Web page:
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March 1, 2005
Vol. 62
No. 6

Having Your Say . . . On ELL Testing

    Having Your Say . . . On ELL Testing- thumbnail
      Your December 2004/January 2005 issue on “Educating Language Learners” struck a chord with me. The practice of testing Latino students in English before they have mastered the language reveals a lot about these students' language deficiencies in English but little about their knowledge of mathematics, science, or social studies. It makes no sense, but we continue to do it.
      As a result of this practice, English language learners (ELLs) scored, on average, 32 and 41 points below their English-proficient peers on the 2003 National Assessment of Educational Progress in grades 4 and 8, respectively. These scores place Latino students two to three years behind grade-level peers.
      Research shows that students reading at grade level in their native language take four to seven years to reach the 50th percentile in English reading performance. That finding is consistent with my own experience. I came to this country as a 9-year-old Cuban immigrant with a strong background in my native language, and it took me seven years to feel that I was functioning effectively in English.
      We need to make at least two kinds of changes to help our ELL students progress. One is regulatory, and I'm glad to report that last year former U.S. Secretary of Education Rod Paige announced greater flexibility in NCLB assessment requirements. ELL students must be tested on content areas in their native languages.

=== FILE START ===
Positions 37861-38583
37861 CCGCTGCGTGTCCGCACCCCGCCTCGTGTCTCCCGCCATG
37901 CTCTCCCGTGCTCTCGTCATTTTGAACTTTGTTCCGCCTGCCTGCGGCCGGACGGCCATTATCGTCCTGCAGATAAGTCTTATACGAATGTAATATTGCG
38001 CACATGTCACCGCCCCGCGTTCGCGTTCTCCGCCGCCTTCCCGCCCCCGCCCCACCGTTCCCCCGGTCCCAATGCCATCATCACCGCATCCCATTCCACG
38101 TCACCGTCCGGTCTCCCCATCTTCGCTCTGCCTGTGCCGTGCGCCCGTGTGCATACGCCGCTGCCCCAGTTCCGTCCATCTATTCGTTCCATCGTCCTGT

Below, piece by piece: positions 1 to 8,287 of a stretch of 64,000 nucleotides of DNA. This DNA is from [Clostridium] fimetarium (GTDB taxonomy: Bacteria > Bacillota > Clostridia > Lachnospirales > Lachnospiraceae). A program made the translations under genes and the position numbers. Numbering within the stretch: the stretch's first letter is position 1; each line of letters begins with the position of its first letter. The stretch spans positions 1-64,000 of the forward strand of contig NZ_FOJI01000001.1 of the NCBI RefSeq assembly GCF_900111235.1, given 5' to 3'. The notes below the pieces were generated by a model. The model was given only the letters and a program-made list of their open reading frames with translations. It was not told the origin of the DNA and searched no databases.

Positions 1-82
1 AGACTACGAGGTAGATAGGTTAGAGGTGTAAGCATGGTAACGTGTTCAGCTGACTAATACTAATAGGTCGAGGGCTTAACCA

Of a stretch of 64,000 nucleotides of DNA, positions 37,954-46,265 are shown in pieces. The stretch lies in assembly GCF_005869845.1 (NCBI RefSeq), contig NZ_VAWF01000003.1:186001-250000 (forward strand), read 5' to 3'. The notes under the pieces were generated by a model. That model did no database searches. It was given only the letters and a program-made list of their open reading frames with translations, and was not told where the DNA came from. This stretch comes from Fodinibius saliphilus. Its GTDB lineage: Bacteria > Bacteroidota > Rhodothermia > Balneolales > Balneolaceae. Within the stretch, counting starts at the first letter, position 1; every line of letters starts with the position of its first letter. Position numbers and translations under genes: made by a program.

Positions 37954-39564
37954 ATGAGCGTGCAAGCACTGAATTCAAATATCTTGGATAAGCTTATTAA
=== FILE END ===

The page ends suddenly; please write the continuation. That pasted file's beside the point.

The second change requires that school districts offer excellent language instruction programs and quality professional development for teachers working with ELL students. Although districts have access to federal funds for this purpose, the resources are insufficient because the number of ELL students has grown faster than the number of dollars provided.
      Success requires teachers to demonstrate high expectations for ELL students, use an interactive and scaffolded approach that incorporates research-based strategies and effective technology, and integrate language learning and literacy instruction across the curriculum. This necessarily requires extensive staff development. Yet a 2003 study in North Carolina found that only 6 percent of teachers had at least eight hours of training in ELL strategies during the previous three years, even though 47 percent of them were teaching ELL students.
      Many localities are moving on their own. New York City—where 43 percent of public school students come from homes in which the primary language is not English—is creating a centralized office to routinely translate school information into eight languages. This will help bring parents who do not speak English into the education process. Several other urban districts have upgraded translation and interpretation services, a practice that proved effective in Fairfax County, Virginia, Public Schools during my time there as superintendent.
      Approximately 55 percent of current English language learners were born in the United States and have some exposure to English, but they need considerable help in English language and literacy development as they enter the early grades. Reading programs for the early elementary years that make effective use of technology for professional development can provide that help.
      We can meet the challenge posed by English language learners. However, tossing these kids overboard and hoping they will swim does little more than frustrate students, teachers, and administrators alike. It's time for a new approach, one that includes a commonsense policy for ELL testing.
      —Daniel A. Domenech, Senior Vice President, National Urban Markets, McGraw-Hill Education

      This article was published anonymously, or the author name was removed in the process of digital storage.

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